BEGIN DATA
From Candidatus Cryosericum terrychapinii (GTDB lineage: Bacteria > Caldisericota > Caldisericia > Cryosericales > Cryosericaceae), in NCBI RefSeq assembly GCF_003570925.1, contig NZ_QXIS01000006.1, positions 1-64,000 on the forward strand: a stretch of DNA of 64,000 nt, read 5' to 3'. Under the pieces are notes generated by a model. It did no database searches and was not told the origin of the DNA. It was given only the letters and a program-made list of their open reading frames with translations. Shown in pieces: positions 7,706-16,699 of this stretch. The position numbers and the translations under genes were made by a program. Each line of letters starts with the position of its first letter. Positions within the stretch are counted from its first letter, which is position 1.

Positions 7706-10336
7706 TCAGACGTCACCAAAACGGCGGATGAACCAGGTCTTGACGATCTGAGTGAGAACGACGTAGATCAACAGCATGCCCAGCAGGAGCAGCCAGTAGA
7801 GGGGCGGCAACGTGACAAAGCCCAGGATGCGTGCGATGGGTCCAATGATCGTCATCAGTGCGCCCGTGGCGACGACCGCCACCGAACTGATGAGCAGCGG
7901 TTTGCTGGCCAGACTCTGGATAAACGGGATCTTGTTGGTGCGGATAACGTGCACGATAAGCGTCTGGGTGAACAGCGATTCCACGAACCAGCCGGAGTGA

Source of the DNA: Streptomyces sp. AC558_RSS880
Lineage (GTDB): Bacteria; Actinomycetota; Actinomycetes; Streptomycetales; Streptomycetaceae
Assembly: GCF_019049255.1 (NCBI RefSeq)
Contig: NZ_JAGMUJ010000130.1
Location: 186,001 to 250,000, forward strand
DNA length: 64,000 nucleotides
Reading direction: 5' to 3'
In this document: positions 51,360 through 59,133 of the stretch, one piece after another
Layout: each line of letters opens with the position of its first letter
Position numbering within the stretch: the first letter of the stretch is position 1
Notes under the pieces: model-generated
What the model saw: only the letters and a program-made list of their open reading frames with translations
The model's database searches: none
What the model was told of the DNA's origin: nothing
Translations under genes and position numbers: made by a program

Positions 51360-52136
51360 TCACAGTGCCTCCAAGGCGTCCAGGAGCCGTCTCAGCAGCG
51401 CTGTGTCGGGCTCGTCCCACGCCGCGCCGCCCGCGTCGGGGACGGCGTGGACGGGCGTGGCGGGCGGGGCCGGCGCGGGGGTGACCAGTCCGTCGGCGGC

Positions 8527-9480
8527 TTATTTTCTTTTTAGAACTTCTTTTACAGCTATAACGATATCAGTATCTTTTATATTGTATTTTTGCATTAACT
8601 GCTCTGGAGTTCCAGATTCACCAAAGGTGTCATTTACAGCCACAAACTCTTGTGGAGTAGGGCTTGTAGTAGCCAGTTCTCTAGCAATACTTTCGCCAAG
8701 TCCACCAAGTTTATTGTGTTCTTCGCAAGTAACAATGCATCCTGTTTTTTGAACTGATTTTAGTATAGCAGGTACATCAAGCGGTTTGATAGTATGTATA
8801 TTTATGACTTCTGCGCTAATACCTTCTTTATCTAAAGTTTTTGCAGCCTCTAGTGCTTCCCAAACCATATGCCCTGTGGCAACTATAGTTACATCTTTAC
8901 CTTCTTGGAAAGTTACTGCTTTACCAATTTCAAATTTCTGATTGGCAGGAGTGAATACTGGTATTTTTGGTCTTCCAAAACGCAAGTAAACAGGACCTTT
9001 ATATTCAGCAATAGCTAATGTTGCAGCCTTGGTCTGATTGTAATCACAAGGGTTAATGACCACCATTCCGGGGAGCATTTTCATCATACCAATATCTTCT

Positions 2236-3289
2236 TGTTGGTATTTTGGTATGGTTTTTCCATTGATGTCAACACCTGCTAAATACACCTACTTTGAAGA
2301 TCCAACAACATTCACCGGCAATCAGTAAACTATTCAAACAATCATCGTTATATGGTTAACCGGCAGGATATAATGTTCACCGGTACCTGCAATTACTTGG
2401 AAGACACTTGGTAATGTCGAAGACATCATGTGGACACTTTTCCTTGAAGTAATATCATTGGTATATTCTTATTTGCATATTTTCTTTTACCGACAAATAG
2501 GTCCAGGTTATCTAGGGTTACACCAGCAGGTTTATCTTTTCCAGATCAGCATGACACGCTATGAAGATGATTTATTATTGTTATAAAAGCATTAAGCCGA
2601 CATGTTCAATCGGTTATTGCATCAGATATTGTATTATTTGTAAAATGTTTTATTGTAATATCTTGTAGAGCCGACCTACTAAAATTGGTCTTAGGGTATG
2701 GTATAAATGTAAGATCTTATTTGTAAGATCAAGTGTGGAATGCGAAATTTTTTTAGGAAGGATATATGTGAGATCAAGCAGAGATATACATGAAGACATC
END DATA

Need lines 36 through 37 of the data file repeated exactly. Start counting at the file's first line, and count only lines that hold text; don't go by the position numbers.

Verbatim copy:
2601 CATGTTCAATCGGTTATTGCATCAGATATTGTATTATTTGTAAAATGTTTTATTGTAATATCTTGTAGAGCCGACCTACTAAAATTGGTCTTAGGGTATG
2701 GTATAAATGTAAGATCTTATTTGTAAGATCAAGTGTGGAATGCGAAATTTTTTTAGGAAGGATATATGTGAGATCAAGCAGAGATATACATGAAGACATC